A defense-in-depth feature for advanced light water reactors to cope with beyond design basis accidents is the ability to cool and stabilize ex-vessel core melt debris. Several international experimental programs have investigated core-concrete interactions and debris cooling of ex-vessel core melts. These experimental programs have identified various phenomena which affect melt coolability and may enhance it. One such phenomenon, melt eruptions, occurs when gas from the underlying decomposing concrete entrains melt up through and onto a solidified crust, which separates the molten melt from the cooling water. Previous modeling and experimental work have shown this cooling mechanism can have a large impact on melt coolability. Previous melt eruption models are reviewed and a new synthesis model is proposed. Reviewing past experimental evidence and modeling efforts indicate the geometry of the flow area impacts the amount of melt ejected. To understand the potential flow area available for melt eruptions, past experimental evidence is reviewed, a steady state analysis of flow area is performed and non-steady state considerations are discussed.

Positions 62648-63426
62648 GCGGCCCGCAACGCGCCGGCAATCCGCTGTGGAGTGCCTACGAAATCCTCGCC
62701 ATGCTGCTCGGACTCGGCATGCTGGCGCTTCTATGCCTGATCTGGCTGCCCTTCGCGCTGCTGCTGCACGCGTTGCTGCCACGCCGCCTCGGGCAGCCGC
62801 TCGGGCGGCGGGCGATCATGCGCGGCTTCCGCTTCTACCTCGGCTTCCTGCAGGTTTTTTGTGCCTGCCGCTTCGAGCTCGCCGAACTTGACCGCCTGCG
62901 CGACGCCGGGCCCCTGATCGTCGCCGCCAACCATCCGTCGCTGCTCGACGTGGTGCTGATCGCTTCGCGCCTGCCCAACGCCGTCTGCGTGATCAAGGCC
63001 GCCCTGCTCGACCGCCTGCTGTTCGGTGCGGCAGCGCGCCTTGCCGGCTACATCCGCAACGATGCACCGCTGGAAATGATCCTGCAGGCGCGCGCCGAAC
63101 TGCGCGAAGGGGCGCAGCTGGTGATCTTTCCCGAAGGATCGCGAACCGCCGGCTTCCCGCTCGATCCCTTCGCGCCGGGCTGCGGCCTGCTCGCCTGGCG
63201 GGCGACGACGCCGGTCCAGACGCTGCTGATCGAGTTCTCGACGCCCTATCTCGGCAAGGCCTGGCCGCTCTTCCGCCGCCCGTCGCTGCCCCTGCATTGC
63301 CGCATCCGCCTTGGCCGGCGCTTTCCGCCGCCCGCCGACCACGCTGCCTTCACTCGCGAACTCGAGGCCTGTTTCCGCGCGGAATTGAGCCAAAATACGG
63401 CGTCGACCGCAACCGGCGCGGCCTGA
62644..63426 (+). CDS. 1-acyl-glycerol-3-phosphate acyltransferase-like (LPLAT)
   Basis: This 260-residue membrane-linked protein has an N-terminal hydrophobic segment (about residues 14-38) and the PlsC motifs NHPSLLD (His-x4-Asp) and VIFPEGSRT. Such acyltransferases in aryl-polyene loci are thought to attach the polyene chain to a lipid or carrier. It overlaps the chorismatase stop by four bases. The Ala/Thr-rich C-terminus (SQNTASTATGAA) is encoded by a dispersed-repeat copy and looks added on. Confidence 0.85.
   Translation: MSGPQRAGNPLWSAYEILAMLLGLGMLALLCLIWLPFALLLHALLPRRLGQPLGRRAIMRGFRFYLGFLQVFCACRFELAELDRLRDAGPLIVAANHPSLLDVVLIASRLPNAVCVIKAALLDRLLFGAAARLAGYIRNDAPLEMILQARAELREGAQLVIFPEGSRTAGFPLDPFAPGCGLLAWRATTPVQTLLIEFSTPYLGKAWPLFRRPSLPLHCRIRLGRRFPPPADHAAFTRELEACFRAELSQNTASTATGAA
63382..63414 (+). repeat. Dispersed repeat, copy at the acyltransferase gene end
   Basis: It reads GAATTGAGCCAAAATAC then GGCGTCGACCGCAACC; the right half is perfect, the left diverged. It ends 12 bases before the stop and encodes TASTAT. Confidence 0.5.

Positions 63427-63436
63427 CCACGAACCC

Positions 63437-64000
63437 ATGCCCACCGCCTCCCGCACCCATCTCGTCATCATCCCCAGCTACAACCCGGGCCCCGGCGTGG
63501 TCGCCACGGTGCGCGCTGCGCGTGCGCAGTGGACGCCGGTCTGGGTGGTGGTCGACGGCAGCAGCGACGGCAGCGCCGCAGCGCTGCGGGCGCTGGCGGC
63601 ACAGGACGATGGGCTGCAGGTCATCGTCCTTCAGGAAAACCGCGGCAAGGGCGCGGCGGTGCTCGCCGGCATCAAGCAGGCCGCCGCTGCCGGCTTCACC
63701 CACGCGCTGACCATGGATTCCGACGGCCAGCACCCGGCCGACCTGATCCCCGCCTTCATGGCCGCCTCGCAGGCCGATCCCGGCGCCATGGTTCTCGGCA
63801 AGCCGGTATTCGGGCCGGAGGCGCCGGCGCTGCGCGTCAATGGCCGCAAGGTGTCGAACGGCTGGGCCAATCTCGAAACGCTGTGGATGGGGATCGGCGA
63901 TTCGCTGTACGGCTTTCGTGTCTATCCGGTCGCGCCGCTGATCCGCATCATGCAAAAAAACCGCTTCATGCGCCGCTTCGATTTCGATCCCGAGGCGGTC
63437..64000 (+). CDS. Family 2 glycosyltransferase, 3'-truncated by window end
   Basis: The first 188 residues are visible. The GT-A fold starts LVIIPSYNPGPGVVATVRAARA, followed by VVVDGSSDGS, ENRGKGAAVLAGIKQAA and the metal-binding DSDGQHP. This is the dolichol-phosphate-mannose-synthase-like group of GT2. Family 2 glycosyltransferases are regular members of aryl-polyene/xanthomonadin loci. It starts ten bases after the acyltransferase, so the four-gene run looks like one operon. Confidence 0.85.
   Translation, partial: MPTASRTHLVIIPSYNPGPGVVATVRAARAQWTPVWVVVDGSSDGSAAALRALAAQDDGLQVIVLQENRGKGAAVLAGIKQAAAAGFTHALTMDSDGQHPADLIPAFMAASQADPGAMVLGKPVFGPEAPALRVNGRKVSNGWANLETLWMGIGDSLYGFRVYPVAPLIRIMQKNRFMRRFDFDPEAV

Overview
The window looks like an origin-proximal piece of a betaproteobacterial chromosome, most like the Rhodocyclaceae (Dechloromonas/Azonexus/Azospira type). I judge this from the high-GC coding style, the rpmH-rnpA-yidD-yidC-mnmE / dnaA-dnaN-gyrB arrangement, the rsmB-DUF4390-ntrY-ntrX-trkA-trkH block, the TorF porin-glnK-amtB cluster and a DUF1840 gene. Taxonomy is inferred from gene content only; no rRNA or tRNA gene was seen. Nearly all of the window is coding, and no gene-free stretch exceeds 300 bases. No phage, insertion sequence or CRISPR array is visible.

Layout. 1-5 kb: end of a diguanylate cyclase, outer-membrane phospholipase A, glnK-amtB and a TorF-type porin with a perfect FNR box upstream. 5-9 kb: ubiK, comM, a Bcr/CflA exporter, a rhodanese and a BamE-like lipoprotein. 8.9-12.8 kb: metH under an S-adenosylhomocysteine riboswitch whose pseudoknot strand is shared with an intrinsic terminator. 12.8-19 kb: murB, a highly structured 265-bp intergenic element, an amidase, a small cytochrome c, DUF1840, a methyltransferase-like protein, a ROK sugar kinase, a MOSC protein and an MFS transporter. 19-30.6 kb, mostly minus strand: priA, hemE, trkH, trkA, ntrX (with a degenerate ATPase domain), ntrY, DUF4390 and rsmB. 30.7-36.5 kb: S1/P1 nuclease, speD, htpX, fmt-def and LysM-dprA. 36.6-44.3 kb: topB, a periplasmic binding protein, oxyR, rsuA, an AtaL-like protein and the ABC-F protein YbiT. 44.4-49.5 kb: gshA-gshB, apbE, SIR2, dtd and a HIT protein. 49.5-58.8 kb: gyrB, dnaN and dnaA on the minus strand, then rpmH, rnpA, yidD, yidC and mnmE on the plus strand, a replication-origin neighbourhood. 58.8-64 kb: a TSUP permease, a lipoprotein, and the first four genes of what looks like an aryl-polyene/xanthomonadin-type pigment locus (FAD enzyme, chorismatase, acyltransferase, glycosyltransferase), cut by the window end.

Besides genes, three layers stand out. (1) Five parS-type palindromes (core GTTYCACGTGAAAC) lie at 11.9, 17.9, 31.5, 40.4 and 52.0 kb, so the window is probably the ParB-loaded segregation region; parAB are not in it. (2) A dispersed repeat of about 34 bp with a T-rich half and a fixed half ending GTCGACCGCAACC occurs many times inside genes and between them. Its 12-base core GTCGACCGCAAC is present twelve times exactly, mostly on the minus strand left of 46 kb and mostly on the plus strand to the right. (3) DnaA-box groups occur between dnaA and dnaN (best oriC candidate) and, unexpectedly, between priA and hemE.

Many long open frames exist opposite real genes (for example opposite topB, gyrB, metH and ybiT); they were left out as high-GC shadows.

This content is only available via PDF.
You do not currently have access to this content.